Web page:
The differential diagnosis of ascites in the clinical setting may be arduous because of the wide span of underlying pathologies that may be implicated. Roughly 85% of cases of ascites are believed to be secondary to alcoholic cirrhosis.1 However, malignancy may also be a common source of ascites, acting via mechanical blockage of lymphatic vessels and, even to a lesser degree, via secondary paraneoplastic effects. One rare but potential source of ascites involving lymphatic compromise is the development of lymphangioma. Lymphangiomas are rare, benign vascular neoplasms characterized by malformations in the lymphatic vessels. However, more than 90% of lymphangiomas are diagnosed as congenital anomalies, and of these, most are distributed in the cervical region.2 The presence of abdominal lymphangiomas is rare, with sources in the literature noting an incidence as high as 1:250,000 in the adult population.3 Because acute complications such as disfigurement, infections, bowel obstruction, or hemorrhage may occur, it is prudent to consider lymphangioma within the differential diagnosis of patients who present with ascites and a form of mechanical disease process, such as distention, once other diagnoses have been ruled out to provide prompt treatment.4 We report a case of an adult male with abdominal symptoms concerning for malignant ascites, later diagnosed as an omental lymphangioma.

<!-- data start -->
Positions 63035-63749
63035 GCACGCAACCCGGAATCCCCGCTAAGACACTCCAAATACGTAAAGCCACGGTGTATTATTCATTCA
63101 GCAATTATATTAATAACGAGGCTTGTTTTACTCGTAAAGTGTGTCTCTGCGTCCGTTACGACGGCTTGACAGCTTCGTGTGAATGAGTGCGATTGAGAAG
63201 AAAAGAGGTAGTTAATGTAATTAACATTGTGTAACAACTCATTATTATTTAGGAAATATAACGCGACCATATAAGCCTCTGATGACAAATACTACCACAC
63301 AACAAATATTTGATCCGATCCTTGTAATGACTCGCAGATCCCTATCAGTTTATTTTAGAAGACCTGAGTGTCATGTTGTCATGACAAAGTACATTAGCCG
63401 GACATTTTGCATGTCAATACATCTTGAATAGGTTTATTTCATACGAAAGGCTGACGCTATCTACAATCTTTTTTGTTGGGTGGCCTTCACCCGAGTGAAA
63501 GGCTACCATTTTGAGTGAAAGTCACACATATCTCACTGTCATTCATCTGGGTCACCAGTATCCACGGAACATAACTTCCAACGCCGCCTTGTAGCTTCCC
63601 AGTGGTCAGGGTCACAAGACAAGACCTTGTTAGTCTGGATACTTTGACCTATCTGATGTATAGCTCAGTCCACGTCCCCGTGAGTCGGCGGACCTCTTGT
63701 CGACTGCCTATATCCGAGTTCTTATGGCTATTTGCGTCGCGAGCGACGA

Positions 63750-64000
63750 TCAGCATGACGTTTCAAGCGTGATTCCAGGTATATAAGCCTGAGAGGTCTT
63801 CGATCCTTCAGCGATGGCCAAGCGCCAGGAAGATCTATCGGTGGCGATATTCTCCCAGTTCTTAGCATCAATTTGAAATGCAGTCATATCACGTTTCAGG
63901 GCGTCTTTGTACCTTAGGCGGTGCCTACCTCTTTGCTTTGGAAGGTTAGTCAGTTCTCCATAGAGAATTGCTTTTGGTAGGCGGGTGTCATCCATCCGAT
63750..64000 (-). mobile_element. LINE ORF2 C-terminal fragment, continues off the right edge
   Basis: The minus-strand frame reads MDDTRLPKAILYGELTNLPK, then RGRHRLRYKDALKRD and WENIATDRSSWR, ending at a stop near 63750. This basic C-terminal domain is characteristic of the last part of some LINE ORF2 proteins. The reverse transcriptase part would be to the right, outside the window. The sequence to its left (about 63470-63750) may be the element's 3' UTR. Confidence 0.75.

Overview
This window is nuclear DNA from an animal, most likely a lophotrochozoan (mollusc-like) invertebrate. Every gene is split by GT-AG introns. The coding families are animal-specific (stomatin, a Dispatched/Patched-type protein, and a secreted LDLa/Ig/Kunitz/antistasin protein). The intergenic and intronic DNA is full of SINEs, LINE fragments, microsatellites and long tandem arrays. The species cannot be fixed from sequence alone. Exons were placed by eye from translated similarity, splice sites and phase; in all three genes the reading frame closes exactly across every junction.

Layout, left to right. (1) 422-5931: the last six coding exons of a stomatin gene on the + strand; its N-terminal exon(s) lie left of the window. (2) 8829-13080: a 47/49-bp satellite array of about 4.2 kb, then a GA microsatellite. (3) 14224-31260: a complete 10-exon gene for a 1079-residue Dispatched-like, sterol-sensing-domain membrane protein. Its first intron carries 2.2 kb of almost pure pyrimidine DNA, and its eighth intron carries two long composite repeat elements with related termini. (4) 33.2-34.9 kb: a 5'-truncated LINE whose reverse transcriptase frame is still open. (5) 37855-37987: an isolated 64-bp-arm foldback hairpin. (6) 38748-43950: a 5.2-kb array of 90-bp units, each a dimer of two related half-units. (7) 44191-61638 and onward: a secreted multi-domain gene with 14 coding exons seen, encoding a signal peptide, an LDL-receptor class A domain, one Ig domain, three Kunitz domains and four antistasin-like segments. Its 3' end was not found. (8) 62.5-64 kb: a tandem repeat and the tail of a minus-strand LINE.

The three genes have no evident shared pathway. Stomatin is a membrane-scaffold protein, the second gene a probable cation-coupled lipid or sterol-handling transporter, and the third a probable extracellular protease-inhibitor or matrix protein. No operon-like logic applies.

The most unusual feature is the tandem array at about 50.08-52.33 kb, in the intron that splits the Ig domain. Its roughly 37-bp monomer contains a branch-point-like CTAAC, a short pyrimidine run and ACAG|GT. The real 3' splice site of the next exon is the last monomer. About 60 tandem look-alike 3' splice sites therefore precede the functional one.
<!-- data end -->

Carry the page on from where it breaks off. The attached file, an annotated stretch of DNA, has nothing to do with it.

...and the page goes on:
A 22-year-old man with no significant medical history and noncontributory family history presented with a 2-week duration of abdominal distention associated with generalized abdominal pain, myalgia, fatigue, decreased oral intake, nausea, and unintentional weight loss. A physical examination was only remarkable for a distended abdomen with shifting dullness. Vital signs at the time of the encounter were within normal limits. Noteworthy laboratory values of the patient included a white blood cell count of 10.6 × 109/L, a hemoglobin level of 7.3 g/dL, and platelet count of 557,000/µL. Abdominal and pelvic computed tomographies with contrast was sought out to delineate the anatomy of the abdomen and was remarkable for an omental mass measuring 4.7 × 3.3 cm in the lower pelvis associated with moderate ascites and hepatosplenomegaly (Figure 1).